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Daily News Summary

The purpose of this summary provided by the Communications Department of The Florida Bar is to present media coverage that may be of interest to members. Opinions expressed in the articles are attributable solely to the authors. The Florida Bar does not adopt or endorse any opinions expressed below. For information on previous articles, please contact the publishing newspaper directly.

October 07, 2019

  1. Civil Justice

    FEDERAL JUDGE HEARS CASE TO RESTORE VOTE TO FLORIDA FELONS

    WPTV | Article | October 07, 2019

    Monday [Oct. 7], a federal judge is set to begin hearing a case that could decide if Florida lawmakers exceeded their authority to strip voting rights from former felons who still owe fines and other financial obligations once freed from prison. Amendment 4 was overwhelmingly approved by voters last fall, but earlier this year, state legislature specified former felons had to complete their financial obligations before they could regain voting rights. Voter advocacy groups immediately sued the state in U.S. District Court in Tallahassee, arguing the requirement constituted a poll tax.

  2. Criminal Justice

    ELECTED FLORIDA COURT OFFICIAL INDICTED ON FRAUD CHARGE

    Keys News | Article | October 05, 2019

    U.S. Attorney Lawrence Keefe announced Friday [Oct. 3] that former Holmes County Clerk of Courts Kyle Hudson was indicted by a federal grand jury on a federal wire fraud charge. Hudson claimed he traveled to professional conferences and turned in fictitious meeting agendas and minutes and fake hotel folios for reimbursement totaling more than $6,800. If convicted, Hudson faces a maximum penalty of 20 years in prison and a $250,000 fine.

  3. Civil Justice

    NEW COURT TERMS FOR MAN JAILED FOR MISSING JURY DUTY

    Lakeland Ledger | Article | October 06, 2019

    On Friday [Oct. 3] Circuit Civil Judge John Kastrenakes reduced the probation of Deandre Somerville, a 21-year-old man who spent 10 days in jail after he overslept and missed jury duty, from 12 months to three months, and community service from 150 to 30 hours. The judge also said he would drop the contempt of court conviction from his record if he met the conditions of his probation.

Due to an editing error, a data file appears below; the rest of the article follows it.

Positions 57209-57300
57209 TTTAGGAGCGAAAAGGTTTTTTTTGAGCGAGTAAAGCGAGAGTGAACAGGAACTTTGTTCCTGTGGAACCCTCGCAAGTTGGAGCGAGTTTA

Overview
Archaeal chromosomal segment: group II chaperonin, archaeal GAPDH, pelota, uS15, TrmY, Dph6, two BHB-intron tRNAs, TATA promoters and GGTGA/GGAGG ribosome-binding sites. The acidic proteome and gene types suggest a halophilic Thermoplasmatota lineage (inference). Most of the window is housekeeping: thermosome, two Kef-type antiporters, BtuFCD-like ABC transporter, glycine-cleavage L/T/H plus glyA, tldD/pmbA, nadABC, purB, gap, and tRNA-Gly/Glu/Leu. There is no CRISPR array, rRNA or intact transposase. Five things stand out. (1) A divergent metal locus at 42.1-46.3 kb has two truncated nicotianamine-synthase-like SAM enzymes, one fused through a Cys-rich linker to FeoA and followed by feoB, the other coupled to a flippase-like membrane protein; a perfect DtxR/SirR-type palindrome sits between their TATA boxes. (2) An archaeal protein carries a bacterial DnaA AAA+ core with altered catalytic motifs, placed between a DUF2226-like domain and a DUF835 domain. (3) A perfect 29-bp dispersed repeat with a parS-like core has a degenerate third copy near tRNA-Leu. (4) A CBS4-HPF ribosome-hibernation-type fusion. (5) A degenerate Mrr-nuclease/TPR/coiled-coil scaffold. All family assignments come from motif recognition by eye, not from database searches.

4. Civil Justice

    JUDGE THROWS OUT LIBEL LAWSUIT AGAINST COMMISSIONER DOUG UNDERHILL

    Pensacola News Journal | Article | October 07, 2019

    A defamation lawsuit filed against Escambia County Commissioner Doug Underhill was thrown out of court Friday [Oct. 4]. A political consultant sued Underhill in June alleging that Underhill libeled him in an exchange on Facebook in a public discussion group earlier this year. Escambia Circuit Court Judge Stephen Pitre ruled Underhill has immunity from a defamation lawsuit under Florida law in this case because a discussion with the public of county policy, even on Facebook, falls in the “orbit” of a County Commissioner.

  5. Civil Justice

    CONVERSION THERAPY BAN OVERTURNED IN TAMPA COULD IMPACT PALM BEACH COUNTY

    CBS 12 | Article | October 04, 2019

    On Oct. 4 a federal judge blocked Tampa’s 2017 conversion therapy ban after a Christian-based group challenged it. In February, a different judge upheld a similar ban in Palm Beach County. There are now two federal districts that are in conflict because Palm Beach County falls within the Southern District of Florida and Tampa falls within the Middle District of Florida.  It is possible these cases are going to go up through the federal courts, the appellate procedures, and eventually end up in the U.S. Supreme Court.  Right now, the City of Tampa can appeal this ruling.

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